Changes in disability, self-rated health, comorbidities and psychological wellbeing in community-dwelling 75–95-year-old cohorts over two decades in Helsinki
Karppinen, Helena; Pitkälä, Kaisu H.; Kautiainen, Hannu; Tilvis, Reijo S.; Valvanne, Jaakko; Yoder, Käthe; Strandberg, Timo E. (2017-08-07)
Karppinen, H., Pitkälä, K., Kautiainen, H., Tilvis, R., Valvanne, J., Yoder, K., Strandberg, T. (2017) Changes in disability, self-rated health, comorbidities and psychological wellbeing in community-dwelling 75–95-year-old cohorts over two decades in Helsinki. Scandinavian Journal of Primary Health Care, 35 (3), 279-285. doi:10.1080/02813432.2017.1358855
© 2017 The Author(s). Published by Informa UK Limited, trading as Taylor & Francis Group. This is an Open Access article distributed under the terms of the Creative Commons Attribution-NonCommercial License (http://creativecommons.org/licenses/by-nc/4.0/), which permits unrestricted non-commercial use, distribution, and reproduction in any medium, provided the original work is properly cited.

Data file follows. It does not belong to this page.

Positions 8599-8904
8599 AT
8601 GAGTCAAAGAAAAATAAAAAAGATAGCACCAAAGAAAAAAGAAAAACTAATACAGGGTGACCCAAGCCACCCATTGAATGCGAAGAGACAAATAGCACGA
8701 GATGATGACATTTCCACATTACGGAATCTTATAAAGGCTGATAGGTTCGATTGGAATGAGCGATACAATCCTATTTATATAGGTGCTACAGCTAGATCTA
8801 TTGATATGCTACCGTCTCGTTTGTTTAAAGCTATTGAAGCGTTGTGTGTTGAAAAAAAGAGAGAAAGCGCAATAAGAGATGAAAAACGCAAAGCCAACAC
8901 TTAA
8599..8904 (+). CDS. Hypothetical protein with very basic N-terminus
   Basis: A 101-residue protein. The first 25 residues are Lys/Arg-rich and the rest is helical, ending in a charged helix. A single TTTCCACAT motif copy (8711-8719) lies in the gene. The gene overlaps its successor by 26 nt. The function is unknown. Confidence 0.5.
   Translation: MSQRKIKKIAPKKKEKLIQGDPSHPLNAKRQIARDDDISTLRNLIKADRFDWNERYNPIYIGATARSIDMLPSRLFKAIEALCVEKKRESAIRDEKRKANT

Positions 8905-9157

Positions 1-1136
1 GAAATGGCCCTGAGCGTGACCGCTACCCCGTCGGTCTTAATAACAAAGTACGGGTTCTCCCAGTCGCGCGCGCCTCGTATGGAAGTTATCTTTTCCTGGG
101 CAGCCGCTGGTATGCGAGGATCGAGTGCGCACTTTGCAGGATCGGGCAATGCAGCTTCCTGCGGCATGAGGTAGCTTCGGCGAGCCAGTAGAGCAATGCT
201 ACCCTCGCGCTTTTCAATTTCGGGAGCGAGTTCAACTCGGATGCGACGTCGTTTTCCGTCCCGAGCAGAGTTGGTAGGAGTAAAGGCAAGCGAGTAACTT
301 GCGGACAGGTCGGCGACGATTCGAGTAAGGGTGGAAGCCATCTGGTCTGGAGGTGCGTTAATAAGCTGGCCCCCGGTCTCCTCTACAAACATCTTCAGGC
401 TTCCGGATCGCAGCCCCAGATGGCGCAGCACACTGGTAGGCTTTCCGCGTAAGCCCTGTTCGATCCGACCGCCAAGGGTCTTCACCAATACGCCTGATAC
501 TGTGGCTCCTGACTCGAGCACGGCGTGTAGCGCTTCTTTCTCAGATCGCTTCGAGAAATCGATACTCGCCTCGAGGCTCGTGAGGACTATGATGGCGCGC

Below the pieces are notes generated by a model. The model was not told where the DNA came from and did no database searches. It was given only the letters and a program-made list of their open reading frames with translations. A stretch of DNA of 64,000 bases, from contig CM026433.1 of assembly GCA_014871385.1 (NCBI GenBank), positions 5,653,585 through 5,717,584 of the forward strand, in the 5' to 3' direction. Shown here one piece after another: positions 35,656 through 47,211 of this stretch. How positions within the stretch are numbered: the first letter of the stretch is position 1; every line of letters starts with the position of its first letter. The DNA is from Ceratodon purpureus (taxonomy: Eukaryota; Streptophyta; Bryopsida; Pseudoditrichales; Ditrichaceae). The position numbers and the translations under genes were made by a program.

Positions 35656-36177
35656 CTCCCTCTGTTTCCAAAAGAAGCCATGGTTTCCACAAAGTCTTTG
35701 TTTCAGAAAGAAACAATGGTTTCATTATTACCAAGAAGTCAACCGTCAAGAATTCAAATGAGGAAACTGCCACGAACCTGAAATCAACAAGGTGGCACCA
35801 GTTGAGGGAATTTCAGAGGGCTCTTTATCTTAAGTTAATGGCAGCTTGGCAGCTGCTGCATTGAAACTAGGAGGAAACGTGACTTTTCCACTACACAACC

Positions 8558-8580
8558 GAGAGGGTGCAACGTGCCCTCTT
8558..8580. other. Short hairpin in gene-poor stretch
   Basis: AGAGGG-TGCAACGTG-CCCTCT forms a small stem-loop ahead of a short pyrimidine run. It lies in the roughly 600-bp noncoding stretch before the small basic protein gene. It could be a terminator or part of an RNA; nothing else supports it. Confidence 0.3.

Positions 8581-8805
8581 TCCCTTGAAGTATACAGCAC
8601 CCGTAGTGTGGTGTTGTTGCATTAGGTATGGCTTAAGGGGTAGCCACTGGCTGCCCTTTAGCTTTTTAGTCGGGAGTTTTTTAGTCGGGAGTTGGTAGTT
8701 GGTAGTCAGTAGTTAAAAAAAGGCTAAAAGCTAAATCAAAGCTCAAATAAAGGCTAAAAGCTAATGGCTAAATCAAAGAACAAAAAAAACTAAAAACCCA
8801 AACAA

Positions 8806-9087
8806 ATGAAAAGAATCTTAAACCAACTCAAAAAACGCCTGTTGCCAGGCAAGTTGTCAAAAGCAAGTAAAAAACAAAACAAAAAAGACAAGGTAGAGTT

Objective: To explore changes in self-reported disabilities, health, comorbidities and psychological wellbeing (PWB) in aged cohorts over two decades.
Design, setting and subjects: Cross-sectional cohort studies with postal surveys were conducted among community-dwelling people aged 75, 80, 85, 90 and 95 years in 1989 (n = 660), 1999 (n = 2598) and 2009 (n = 1637) in Helsinki, Finland.
Main outcome measures: Self-reported items on disability, self-rated health (SRH), diagnoses and PWB were compared between cohorts of the same age. Standardized mortality ratios (SMRs) were calculated for each study year to explore the representativeness of the samples compared to general population of same age.
Results: A significantly lower proportion of the 75–85-year-olds of the later study years reported going outdoors daily, although this group had improvements in both SRH and PWB scores. The number of comorbidities increased over time among 75–85-year-olds. The only significant change that could be verified among 90- and 95-year-olds between 1999 and 2009, was the lower proportion of participants going outdoors daily. The trend of leveling-off in disabilities was not explained by the SMRs (0.90, 0.71 and 0.60 for 1989, 1999 and 2009).
Conclusions: The latest older people’s cohorts showed an end to previously reported improvements in disabilities, despite having favorable trends in SRH and PWB. Primary care may be faced with increasing need of appropriate services for their senior members.
- Avoin saatavuus